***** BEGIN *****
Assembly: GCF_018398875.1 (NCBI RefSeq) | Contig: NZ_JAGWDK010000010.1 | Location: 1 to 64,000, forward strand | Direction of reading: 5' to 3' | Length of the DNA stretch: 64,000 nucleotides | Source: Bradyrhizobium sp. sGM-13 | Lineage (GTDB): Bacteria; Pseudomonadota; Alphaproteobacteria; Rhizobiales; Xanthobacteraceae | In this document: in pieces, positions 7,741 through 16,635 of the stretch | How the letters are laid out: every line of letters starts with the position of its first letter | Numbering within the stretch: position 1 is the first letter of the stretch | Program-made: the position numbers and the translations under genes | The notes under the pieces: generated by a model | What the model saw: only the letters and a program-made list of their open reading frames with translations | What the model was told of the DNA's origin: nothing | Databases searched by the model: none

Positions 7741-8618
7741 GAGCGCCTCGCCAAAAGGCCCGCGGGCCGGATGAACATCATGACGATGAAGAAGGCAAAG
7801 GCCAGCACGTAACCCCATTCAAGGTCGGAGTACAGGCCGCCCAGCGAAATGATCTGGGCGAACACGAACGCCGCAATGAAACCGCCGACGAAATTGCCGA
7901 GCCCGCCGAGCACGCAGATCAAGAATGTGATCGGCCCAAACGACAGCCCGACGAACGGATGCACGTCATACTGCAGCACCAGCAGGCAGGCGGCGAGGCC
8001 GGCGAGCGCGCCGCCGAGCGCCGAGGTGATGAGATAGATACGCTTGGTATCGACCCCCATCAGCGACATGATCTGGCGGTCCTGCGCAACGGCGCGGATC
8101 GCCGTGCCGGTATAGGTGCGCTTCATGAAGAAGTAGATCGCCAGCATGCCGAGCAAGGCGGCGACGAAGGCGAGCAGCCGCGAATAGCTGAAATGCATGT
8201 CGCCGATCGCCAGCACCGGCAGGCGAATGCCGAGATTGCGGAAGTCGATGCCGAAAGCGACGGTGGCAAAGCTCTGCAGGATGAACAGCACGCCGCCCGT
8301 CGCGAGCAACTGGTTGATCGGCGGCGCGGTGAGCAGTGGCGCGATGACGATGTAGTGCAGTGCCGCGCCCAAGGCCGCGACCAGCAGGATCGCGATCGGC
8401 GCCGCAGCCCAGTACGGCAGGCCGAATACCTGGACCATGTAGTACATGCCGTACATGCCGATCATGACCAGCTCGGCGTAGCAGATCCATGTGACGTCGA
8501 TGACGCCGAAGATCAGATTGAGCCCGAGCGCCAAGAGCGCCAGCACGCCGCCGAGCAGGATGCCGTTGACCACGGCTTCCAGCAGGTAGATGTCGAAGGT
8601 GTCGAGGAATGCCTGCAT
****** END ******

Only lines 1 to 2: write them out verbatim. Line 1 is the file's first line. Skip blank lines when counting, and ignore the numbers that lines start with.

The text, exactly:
Assembly: GCF_018398875.1 (NCBI RefSeq) | Contig: NZ_JAGWDK010000010.1 | Location: 1 to 64,000, forward strand | Direction of reading: 5' to 3' | Length of the DNA stretch: 64,000 nucleotides | Source: Bradyrhizobium sp. sGM-13 | Lineage (GTDB): Bacteria; Pseudomonadota; Alphaproteobacteria; Rhizobiales; Xanthobacteraceae | In this document: in pieces, positions 7,741 through 16,635 of the stretch | How the letters are laid out: every line of letters starts with the position of its first letter | Numbering within the stretch: position 1 is the first letter of the stretch | Program-made: the position numbers and the translations under genes | The notes under the pieces: generated by a model | What the model saw: only the letters and a program-made list of their open reading frames with translations | What the model was told of the DNA's origin: nothing | Databases searched by the model: none

Positions 7741-8618